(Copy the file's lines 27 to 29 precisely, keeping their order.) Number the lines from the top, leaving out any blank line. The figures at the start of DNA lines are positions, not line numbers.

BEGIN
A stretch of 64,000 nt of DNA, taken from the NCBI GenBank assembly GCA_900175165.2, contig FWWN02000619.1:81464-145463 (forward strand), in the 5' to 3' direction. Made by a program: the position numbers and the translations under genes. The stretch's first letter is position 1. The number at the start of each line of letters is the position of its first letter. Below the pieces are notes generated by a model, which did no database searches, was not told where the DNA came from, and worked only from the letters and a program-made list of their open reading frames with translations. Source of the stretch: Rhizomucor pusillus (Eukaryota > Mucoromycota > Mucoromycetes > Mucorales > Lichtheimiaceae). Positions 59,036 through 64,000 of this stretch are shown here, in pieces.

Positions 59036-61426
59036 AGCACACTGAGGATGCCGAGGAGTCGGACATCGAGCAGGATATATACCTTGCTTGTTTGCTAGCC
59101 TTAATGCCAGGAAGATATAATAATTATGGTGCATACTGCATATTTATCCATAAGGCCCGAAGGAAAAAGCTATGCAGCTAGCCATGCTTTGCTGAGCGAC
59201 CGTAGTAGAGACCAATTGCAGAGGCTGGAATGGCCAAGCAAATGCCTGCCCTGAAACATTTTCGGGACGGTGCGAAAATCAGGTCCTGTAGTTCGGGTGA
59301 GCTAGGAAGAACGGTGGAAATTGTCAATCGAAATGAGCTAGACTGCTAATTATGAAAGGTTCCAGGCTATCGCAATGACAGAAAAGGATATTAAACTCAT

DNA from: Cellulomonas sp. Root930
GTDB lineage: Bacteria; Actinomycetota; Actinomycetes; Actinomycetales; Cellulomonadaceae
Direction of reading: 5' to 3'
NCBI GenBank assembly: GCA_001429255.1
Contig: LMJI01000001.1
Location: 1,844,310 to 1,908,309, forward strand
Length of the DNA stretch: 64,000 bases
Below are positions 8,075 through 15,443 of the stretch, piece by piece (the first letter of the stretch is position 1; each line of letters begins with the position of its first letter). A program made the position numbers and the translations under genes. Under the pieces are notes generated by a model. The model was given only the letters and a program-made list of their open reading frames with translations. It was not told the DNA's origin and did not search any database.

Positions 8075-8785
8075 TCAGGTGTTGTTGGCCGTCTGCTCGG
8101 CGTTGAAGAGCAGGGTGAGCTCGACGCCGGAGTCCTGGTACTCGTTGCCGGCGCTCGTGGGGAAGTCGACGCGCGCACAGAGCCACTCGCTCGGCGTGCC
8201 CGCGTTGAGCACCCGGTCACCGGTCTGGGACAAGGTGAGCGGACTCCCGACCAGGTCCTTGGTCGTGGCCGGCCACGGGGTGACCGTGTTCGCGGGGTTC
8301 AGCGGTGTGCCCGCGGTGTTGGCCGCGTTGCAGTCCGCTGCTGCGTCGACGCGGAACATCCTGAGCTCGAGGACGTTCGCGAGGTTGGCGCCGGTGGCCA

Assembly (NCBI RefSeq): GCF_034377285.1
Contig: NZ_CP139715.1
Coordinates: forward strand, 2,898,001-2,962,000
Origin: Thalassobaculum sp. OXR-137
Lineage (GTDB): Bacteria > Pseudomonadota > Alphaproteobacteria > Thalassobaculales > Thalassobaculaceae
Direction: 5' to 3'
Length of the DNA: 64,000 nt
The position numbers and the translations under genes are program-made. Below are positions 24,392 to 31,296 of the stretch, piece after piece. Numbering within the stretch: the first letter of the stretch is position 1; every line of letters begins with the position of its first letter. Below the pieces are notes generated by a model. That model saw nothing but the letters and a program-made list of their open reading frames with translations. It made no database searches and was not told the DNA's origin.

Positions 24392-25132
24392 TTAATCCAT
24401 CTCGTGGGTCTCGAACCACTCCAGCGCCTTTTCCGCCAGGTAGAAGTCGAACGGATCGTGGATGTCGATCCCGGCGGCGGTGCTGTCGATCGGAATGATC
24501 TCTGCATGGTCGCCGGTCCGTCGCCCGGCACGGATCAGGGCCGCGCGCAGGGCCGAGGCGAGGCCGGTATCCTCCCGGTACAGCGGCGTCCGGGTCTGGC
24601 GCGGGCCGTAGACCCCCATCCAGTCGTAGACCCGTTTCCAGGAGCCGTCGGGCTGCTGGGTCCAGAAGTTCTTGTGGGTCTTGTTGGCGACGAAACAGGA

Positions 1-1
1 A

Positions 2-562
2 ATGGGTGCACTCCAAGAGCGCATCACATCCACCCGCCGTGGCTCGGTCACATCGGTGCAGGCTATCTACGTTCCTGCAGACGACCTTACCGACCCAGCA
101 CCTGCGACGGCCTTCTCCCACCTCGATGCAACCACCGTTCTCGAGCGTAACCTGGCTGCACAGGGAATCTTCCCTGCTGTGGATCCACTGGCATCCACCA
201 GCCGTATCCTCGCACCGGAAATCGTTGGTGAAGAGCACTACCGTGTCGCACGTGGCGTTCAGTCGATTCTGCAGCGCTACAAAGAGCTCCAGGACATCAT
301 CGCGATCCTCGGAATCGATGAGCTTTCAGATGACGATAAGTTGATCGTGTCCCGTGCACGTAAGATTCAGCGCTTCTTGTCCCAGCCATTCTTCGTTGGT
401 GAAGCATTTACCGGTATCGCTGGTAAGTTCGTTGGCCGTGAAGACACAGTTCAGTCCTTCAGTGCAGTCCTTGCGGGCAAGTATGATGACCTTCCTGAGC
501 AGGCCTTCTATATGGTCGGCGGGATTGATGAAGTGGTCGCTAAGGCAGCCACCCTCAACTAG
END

The position numbers and the translations under genes are program-made. Below are positions 24,392 to 31,296 of the stretch, piece after piece. Numbering within the stretch: the first letter of the stretch is position 1; every line of letters begins with the position of its first letter. Below the pieces are notes generated by a model. That model saw nothing but the letters and a program-made list of their open reading frames with translations. It made no database searches and was not told the DNA's origin.

Positions 24392-25132
24392 TTAATCCAT